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company presentation

The roots of Jokioisten Lankatehdas Oy reach to the year 1804, when the landlord of Jokioinen Mansion, Gustaf von Willebrand established the bar iron forge by the waterside of Loimijoki river. Jokioisten Lankatehdas Oy continue these glorious traditions that have lasted for over two centuries. From high-quality hot-rolled iron Jokioisten Lankatehdas produces wire and welded meshes. With a versatile machine-stock and proprietary product development, we are able to respond to the most demanding customer needs.
The roots of wire plant begin from year 1804, when the landlord of Jokioinen Mansion, Ernst Gustav von Willebrand established the bar iron forge to the waterside of Loimijoki river. During the decades the production have developed to present form. The history of Jokioinen, enmesh to the chapters of the wire plant and Jokioinen Mansion. In history, the Seppäinmäki (smithshill) area, located in center of Jokioinen, was the plant-maintained habitat for laborers and officials working for wiremill. In that area, beside the road from Jokioinen to Humppila, the old plant managers house and wage office are still located. In the end of 19th century, the plants in Jokioinen were connected to the main train tracks in Finland with a narrow gauge railway, which lead from Jokioinen all the way to Finlayson plants in Forssa. With that railway all the hot-rolled iron was brought to the plantside. During the war years in 1930’s and 1940’s the importance of tracks grew. Ferraria Ltd. produced all the barbed wire needed in war-area and Finlayson produced all the fabrics needed by forces. All the electrics needed by the factory were produced in a 1924 built power station used with a Loimijoki water. During those two decades the plant have been owned by Oy Ferraria Ab, Oy Fiskars Ab, Ovako Steel, Gunnebo Industrier, Ofa Oy Ab and Kaarjoki Oy. The production building used by us have been built in 1940’s and the stock building, in the beginning of 20th century.


The history of wire plant in short:

Gustaf von Willebrand established iron bar works with two hammers and two furnaces.

Two nail forge machines were built to Jokioinen.
Three nail press machines were built to Jokioinen.
During 1882-1884 a young girl named Miina Sillanpää, used to work as a nail packer in Jokioinen plant. Later she became the first female minister in Finland.

The development of wire drawing allows the start of production of cut-nails.

plant was integrated to Ferraria Corporation, the first managing director was Jakob Eslander
1930’s the majority of stocks were turned over to Oy Fiskars Ab,Fiskars-nail was born.
With a big fusion in finnish steel business, Fiskars nailplants were integrated to Ovako.
Wärtsilä naulplant was integrated to Jokioinen, the new hall for nail production was built.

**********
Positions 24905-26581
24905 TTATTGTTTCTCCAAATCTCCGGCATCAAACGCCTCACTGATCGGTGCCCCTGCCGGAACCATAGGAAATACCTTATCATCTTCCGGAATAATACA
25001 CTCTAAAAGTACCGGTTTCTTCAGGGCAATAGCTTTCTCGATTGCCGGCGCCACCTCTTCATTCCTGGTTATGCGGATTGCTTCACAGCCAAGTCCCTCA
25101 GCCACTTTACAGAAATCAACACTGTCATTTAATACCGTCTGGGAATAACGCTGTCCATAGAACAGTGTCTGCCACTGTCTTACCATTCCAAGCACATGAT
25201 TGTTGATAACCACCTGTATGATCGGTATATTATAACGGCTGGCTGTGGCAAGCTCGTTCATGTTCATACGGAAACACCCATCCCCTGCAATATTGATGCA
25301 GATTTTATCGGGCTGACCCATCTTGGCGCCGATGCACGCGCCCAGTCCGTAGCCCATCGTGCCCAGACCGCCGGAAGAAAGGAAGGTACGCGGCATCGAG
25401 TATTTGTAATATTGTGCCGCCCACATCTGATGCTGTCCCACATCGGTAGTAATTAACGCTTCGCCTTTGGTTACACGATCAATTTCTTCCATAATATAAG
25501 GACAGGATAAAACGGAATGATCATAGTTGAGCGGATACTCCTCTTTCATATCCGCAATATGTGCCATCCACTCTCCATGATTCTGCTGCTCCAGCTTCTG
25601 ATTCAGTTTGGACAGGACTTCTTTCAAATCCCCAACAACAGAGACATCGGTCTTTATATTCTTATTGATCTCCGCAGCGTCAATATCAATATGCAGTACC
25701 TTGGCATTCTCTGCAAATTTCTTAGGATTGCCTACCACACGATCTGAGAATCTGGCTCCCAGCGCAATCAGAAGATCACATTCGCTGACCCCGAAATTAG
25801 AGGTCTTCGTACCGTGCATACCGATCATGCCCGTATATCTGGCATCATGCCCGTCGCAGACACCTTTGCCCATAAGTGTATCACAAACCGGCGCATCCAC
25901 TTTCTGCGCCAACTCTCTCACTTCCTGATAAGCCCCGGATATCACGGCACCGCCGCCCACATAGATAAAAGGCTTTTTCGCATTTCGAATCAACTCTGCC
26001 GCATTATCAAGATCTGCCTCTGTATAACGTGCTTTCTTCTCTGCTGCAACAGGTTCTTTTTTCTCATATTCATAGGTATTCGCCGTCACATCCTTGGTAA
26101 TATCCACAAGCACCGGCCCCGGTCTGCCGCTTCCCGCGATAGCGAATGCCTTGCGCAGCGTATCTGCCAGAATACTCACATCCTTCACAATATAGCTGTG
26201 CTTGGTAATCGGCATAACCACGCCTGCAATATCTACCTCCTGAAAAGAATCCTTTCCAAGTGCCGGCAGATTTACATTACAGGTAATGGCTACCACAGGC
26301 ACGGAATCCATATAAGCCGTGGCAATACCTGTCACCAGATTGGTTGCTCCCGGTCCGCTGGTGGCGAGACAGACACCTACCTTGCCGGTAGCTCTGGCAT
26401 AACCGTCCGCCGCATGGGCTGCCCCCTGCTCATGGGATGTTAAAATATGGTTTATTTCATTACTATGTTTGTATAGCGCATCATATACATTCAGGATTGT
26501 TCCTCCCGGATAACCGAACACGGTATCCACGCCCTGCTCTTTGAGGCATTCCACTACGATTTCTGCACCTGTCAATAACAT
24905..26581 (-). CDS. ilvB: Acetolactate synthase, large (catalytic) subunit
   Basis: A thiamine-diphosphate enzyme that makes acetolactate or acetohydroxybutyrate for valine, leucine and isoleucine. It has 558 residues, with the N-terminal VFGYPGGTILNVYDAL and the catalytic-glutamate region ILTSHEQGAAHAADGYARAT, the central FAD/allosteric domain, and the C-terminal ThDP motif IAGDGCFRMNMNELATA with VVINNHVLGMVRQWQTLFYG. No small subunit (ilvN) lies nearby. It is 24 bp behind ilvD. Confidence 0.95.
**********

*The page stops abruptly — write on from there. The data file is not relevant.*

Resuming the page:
SOK nailplant in Vaajakoski was bought.
OTK naulaplant in Orivesi was bought.
Fixron nailplant, producing nails for pneumatic guns, was bought.
with an MBO-deal Ofa Oy Ab was found.
Ofa Oy Ab was bought by Gunnebo Ab.
Jokioinen plants were celebrating 200-year birthday.
Kaarjoki Oy bought Jokioinen wireplant.

Kaarjoki Lankatehdas Oy as it’s own incorporate.

9.9.2011 with an MBO-deal wire plant were bought by local trio.

25.11.2011 The name changes to Jokioisten Lankatehdas Oy


The production of wires are made with a cold-rolling, using wiredrawing machines. The raw-material for drawing is hot-rolled low-carbon steel. While drawing the wire, the strengtness and toughness of the wire increases, it hardens. During drawing also the exactness in diameter improves significantly. If needed, the softness of the wire can be reached again by annealing the wire. With a versatile machine-stock and proprietary product development, we are able to respond to the most demanding customer needs.
"In general the wires can be divided in to four categories; bright wires, annealed wires, coated wires and rust-free wires."
Bright wire is just hard, drawed wire. In the wire surface, there’s slight left-over from drawing lubrants. Lubricants protect the wire a bit against the rusting. If the wire is wet-drawn, the surface is a shining bright. Annealed wire is heat-treated after drawing. It’s softer, more flexible and more extensile. If the wire is hot-dip galvanized, there’s a zinc layer on the surface of the wire. After the drawing, the wire will go through the galvanizing bath, including melted zinc, and the zinc stays on to the surface of the wire. The wire can either be normally galvanized or heavy-galvanized. In normal galvanized wire, there’s approximately from 40 to 120 grams of zinc per squaremeter. In heavy galvanized there’s from 180 to 350 grams per square meter. Galvanizing gives the wire a signifant protection against rusting. The wire can also be electrogalvanized or copper-coated. Both coatings give the wire a shiny, clean and slipper surface. On the other hand, this kind of coating won’t give the wire such a powerful rust-protection than hot-dip galvanizing. The plastic-coated wire is made by pressing a PVC-layer on the surface of the wire.